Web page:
While I was at the Borzoi Club of America Specialty Show in May, in Gettysburg, PA, from May 11 – 18, I renewed my acquaintance with the regional governor in the west, Karen Ackerman, who happens to own a Mikhailya grand-daughter, and a Magnus daughter, “Hawk-Eye”, who courses and does Open Field Coursing. I met her with her husband and Hawk Eye several years ago at the National in Huron, Ohio so I was thrilled to see her again in Bethlehem, PA. I just learned that she has a littermate of Symbolic, Lyra, who courses with Hawk Eye, and I was absolutely thrilled to learn of that, because I know that she has a second progeny of Mikhailya and Magnus, and that puppy bitch, too, has a great life.
I know that Magnus, and therefore my Mikhailya, have progeny all over the world. This makes me so proud, but I wanted to know who they were, how many there were, and where they lived. In order to obtain this data, I needed a report known as a “reverse pedigree”. Therefore, I requested one from an organization that compiles this information, Borzoi Breed Archive, in Vienna, AU. At first they said they did not have this capability and therefore could not provide it to me. Then, I received traumatic, tragic news about Magnus from a most unlikely source.
One day in June, I received a letter from Keizo Kaida, the former employee of Belisarius Kennels and handler of Magnus in Japan. He shared some very unhappy news regarding Magnus, and included photographs. Interestingly, Wendy Finlayson was in all of the photographs. He maintained that in August 2017, Magnus died suddenly, a day after Wendy left Belisarius Kennels after a visit of several days. That I had known, and always thought was “strange”, like, why did my borzoi die because Wendy left? But, Kaiza maintained that Magnus was not well kept in his retirement, he was kept in a kennel that was too hot and damp for him, and he suffered for it. My feelings regarding his death in connection to Wendy is that he heard English spoken. She doted on him, and showered him with attention and affection. She gave him a bath and blow dried him. This was shown in many photos I saw. Surely he looked happy. Then, she left, leaving him behind. My beloved Magnus believed he was going home, and when he realized he was left behind, he died the very next day. Wendy did take two of her own dogs out of the kennel that day when she left, but she left Magnus behind. If only she had taken my Magnus, too.
I had been told when he died that he was a house dog since his retirement, an unfortunate mistruth. How sad….. How sad he was not sent home when Belisarius was finished with him so he could die in New Jersey, where he would be loved. He deserved to be sent home. He made great amounts of money for both Majenkir and Belisarius kennels, and earned them a great many titles.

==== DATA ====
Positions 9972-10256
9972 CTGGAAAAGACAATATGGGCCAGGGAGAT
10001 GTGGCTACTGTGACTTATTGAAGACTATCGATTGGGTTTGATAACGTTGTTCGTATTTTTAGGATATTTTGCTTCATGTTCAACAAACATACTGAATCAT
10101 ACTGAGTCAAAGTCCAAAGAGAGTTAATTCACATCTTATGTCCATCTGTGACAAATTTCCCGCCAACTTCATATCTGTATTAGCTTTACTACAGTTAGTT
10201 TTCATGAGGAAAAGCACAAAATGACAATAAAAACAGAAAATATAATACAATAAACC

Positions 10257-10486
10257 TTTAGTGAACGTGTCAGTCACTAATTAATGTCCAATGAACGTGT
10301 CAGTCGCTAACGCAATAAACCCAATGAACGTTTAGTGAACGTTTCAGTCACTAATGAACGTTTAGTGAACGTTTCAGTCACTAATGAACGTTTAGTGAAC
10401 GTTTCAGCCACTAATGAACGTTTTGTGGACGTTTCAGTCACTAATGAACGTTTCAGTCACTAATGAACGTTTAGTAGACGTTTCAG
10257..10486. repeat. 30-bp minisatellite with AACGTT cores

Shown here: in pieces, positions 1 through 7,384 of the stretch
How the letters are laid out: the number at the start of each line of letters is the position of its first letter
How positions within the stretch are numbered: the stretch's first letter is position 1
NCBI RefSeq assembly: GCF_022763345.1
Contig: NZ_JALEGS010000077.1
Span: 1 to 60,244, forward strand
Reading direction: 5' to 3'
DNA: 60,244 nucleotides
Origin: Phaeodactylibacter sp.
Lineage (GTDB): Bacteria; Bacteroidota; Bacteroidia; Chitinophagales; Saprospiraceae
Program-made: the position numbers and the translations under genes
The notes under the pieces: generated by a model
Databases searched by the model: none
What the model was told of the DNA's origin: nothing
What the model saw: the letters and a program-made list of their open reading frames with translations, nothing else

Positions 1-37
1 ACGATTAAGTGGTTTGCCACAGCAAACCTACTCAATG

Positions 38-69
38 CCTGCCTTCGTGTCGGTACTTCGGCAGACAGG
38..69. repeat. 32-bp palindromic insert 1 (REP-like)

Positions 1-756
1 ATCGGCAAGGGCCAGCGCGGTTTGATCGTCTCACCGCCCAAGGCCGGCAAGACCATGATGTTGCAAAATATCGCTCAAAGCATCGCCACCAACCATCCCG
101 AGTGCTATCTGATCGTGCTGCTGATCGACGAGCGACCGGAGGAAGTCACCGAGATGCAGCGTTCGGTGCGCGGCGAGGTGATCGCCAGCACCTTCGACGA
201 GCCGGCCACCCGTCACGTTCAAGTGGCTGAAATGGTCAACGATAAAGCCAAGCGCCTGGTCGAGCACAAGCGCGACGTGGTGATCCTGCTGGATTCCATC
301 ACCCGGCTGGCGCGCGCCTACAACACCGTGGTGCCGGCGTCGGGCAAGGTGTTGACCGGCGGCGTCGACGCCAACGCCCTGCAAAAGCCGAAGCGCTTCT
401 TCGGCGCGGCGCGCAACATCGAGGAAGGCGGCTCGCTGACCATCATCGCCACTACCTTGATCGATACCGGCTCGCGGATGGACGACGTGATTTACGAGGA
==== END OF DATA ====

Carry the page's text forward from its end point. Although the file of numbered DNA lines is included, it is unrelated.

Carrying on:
When I learned about this, I contacted the Manager of Borzoi Breed Archives, Karin Schellner, and told her about the Magnus’s story. I told her how much it would mean to me to get his reverse pedigree. I told her about how he died a slow, sad death, alone, unwell, and in exile in Japan. Karin ran the report for me, with the data she had at the time, going out four generations, all the data she had at that time, gratis. I was overjoyed to receive it, and sent her organization a donation of $100.00. She said the Borzoi Breed Archive was going to make this report available to everyone very soon. The report showed Magnus had 123 progeny all over the world, going out four generations.
I am so proud of this great borzoi whom I call “Magnus” instead of “Max”, his undignified Japanese call name. Such a bitter loss as this can never be measured for the depth and breadth of the pain of it. Let it be a cautionary tale. Guard them well. They give us so much when they trot around the ring and look so pretty doing it. It is not what they would ever do naturally. They do it for us, because we ask it of them, and because they love us. We owe them at the very least the very best of our care when we are through with them.
If anyone wants a copy of Magnus’s Reverse Pedigree, please contact me, Lorene Connolly, at Lorenecon@gmail.com, and I will be happy to share it with you, along with some of his beautiful photographs. He was one of the most handsome borzoi ever to be bred. But his dam was one of the most beautiful borzoi that ever lived…